CHSOS just tested  an interferential UV/IR cut filter for Ultraviolet Fluorescence Photography (UVF). This filter is the solution to the auto fluorescence of other UV filters

[1]. It is recommended for UVF close up photography. The CHSOS filter set for art examination comprises two filters for UVF photography: XNite CC1 coupled with B+W 420. The first is transparent to the UV (360-400 nm) and it is necessary to block any infrared light that can be produced by the UV lamp or being present in the scene from other sources. If UV LEDs lamps are used such as the CR-UV Viewer or the Xenopus High flux lamp the infrared component is much less than that leaking from wood lamps.

The B+W 420, a UV cut-off filter, is necessary to stop the UV reflected from the subject. A modified full spectrum camera becomes even more sensitive to UV light and therefore UV reflected must be shielded otherwise the images will be dominated by the purple color due to UV light. So far the B+W 420 filter works fine and there would be no need to replace it. It has been used by CHSOS in a number of art examination studies [2, 3] and for the workflow method for pigments identification [4] and it works fine in the panoramic photography set up [5]. The limits of the B+W 420 filter become obvious when it is necessary to take a close up UVF image of the subject.  B+W 420 has a comparable transmittance curve as the interferential UV/IR filter. The difference is that the B+W 420 is fluorescent itself under UV light. If the picture is taken from a distance and the UV lamp are at a close angle, the reflected UV light that hits the filter is a fraction of the UV fluorescence and the excited fluorescence of the filter doesn’t affect the image. On the other hand, if a close up UVF photo is taken the amount of UV hitting the filter could affect considerable the image quality.


pigments checker v2 vsPigments Checker is for photographers, conservators and scientists interested in technical documentation of paintingss. It has 54 swatches of historical pigments designed for infrared photography, ultraviolet photography and other technical photographic methods for art examination. Check it out!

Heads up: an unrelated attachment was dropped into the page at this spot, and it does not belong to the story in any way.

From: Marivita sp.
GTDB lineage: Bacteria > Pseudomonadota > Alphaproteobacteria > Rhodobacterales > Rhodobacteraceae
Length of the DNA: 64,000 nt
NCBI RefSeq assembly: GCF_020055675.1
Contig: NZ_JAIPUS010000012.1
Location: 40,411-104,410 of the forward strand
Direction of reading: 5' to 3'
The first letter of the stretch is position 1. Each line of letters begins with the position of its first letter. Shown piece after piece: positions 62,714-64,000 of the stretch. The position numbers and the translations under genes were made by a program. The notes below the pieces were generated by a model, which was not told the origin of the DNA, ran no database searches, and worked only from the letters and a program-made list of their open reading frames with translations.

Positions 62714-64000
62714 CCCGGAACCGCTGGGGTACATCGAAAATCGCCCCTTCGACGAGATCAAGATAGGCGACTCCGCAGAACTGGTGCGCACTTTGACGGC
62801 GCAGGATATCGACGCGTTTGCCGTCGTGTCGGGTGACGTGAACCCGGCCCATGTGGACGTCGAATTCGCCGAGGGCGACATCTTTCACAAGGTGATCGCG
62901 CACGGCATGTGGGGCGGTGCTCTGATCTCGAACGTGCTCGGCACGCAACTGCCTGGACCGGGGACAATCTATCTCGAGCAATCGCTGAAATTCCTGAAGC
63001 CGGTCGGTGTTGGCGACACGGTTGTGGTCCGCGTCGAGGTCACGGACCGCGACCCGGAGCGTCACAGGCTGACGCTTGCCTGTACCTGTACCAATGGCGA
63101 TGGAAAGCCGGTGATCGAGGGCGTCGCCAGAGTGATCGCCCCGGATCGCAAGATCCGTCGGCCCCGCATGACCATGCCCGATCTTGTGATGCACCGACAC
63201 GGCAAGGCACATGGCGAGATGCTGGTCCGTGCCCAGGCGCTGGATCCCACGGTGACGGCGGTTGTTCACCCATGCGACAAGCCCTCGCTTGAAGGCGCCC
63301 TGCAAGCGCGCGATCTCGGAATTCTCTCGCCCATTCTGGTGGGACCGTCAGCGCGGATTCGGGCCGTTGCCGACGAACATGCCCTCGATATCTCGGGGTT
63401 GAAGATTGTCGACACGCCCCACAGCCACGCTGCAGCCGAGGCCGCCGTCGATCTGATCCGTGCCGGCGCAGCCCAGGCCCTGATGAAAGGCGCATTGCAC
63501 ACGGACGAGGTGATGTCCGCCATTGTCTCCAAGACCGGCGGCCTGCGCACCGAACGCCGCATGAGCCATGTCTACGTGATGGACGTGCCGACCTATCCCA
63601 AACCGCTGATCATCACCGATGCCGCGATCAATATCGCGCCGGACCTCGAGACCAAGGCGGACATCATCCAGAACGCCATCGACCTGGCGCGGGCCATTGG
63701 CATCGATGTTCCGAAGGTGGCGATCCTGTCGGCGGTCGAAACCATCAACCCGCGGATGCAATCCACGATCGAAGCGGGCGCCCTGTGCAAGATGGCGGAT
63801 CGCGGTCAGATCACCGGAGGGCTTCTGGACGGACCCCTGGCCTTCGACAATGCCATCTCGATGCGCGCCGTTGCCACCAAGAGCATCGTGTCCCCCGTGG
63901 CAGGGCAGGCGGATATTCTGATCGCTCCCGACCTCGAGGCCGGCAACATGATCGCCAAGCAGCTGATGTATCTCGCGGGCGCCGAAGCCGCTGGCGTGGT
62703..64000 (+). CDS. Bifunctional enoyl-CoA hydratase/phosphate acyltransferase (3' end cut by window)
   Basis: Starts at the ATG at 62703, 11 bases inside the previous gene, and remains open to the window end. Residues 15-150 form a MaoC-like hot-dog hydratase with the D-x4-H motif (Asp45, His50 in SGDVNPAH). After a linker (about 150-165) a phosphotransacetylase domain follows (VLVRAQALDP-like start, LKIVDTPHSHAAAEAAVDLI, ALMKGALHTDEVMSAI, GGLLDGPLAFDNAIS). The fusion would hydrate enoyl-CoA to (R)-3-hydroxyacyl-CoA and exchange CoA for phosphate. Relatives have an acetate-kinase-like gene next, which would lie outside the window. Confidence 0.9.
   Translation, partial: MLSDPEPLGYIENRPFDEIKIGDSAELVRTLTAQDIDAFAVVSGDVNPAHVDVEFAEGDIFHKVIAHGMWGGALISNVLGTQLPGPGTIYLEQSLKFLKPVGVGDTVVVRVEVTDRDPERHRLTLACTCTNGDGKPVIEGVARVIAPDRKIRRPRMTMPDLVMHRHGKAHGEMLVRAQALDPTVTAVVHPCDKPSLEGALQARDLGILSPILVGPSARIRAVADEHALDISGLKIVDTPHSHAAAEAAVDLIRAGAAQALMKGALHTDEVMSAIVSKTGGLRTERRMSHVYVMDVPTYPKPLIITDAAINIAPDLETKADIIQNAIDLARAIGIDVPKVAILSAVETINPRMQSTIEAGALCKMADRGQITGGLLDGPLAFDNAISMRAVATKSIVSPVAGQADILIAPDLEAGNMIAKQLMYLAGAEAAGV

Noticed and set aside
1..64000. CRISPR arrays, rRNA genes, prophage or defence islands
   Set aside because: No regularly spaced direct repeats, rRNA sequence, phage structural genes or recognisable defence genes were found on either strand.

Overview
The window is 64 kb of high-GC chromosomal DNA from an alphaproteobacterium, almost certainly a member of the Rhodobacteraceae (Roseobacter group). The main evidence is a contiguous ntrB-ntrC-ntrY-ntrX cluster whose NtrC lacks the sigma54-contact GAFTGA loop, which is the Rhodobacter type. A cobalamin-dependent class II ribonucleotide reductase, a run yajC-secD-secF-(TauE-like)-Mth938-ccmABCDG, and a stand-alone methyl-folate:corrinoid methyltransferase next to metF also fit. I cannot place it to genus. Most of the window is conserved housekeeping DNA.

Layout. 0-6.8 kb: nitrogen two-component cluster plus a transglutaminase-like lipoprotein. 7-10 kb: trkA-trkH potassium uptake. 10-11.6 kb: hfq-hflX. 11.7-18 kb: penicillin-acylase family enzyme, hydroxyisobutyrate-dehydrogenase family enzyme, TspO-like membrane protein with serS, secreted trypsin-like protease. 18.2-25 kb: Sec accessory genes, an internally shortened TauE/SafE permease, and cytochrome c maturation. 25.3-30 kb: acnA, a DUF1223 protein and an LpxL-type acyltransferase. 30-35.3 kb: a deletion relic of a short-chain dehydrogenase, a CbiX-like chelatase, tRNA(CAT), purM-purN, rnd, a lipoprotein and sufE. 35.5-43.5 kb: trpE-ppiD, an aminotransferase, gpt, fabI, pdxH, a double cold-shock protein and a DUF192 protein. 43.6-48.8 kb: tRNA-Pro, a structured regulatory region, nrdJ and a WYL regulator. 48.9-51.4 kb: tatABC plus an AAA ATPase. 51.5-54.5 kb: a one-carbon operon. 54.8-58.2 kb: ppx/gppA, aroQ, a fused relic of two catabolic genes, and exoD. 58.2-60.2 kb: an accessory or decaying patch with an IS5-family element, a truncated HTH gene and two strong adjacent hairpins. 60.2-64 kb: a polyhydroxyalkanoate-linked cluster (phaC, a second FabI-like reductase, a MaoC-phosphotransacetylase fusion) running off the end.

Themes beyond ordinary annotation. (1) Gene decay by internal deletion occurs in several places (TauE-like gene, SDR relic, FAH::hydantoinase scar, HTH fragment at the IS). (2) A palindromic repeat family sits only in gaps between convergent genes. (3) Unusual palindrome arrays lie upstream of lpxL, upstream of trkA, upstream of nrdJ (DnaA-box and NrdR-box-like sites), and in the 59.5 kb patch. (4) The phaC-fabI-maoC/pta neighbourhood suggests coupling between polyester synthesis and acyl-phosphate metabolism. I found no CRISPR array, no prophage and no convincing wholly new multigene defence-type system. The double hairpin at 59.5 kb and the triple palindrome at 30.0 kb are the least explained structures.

Pigments Checker is a collection of 54 swatches of his­tor­i­cal pig­ments that have been applied using gum ara­bic as a binder on a cel­lu­lose and cot­ton water­color paper, acids and lignin free. This paper is not treated with opti­cal bright­en­ers, it’s slightly UV flu­o­res­cent, and it reflects IR. Two cross-hair lines, 0,2 mm (ver­ti­cal) and 0.4 mm (hor­i­zon­tal) are printed on each swatch of paper before the appli­ca­tion of paint, in order to have a means to eval­u­ate the pig­ments’ trans­parency in the IR and IRR imag­ing. Among all the pig­ments and their vari­eties ever used in art these pig­ments col­lec­tion select the most used ones from antiquity to early 1950’.


Ultraviolet photography filters

Under UV light the B+W 420 filter emits an orange-yellowish fluorescence. For close up photo the interferential filter is strictly recommended since has no fluorescence at all.

Ultraviolet photography filters pigments

The top and the bottom rows images were taken respectively with a 200 mm (f/8) and a 50 mm (f/8) lens at 2 m and 0.7 m distance. The lamp and the subject remained in the same relative position and just the camera was moved forward. the CC1 images were taken just with the XNite CC1 filter mounted. They are out of focus because the UV reflected dominates the images and the lens was focused on the VIS range. They also shows the characteristic purple color due to UV reflected hitting the sensor. The images at 0.7 m are slightly affected by the yellow fluorescence of the BW 420 filter, as shown in the detail of the zinc white swatch.

 

[1] Luis Bravo Pereira “UV Fluorescence photography of works of art: replacing the traditional UV cut filters with interference filters” International Journal of Conservation Science, 1, 3, 2010, pp. 161-166.

[2] A. Cosentino, S. Stout, R di Mauro, C. Per­ondi “The Cru­ci­fix Chapel of Aci Sant’Antonio: Newly Dis­cov­ered Fres­coes” Archeo­mat­ica, 2, 36–42, 2014.

[3] A. Cosentino, M.C. Caggiani, G. Rug­giero, F. Salvem­ini “Panoramic Mul­ti­spec­tral Imag­ing: Train­ing and Case stud­ies” Bel­gian Asso­ci­a­tion of con­ser­va­tors Bul­letin, 2nd Trimester, pp 7–11, 2014

[4] A. Cosentino “Iden­ti­fi­ca­tion of pig­ments by mul­ti­spec­tral imag­ing a flow­chart method” Her­itage Sci­ence, 2:8, 2014.

[5] A. Cosentino “A prac­ti­cal guide to Panoramic Mul­ti­spec­tral Imag­ing” e-conservation Mag­a­zine, 25, pp 64–73, 2013.

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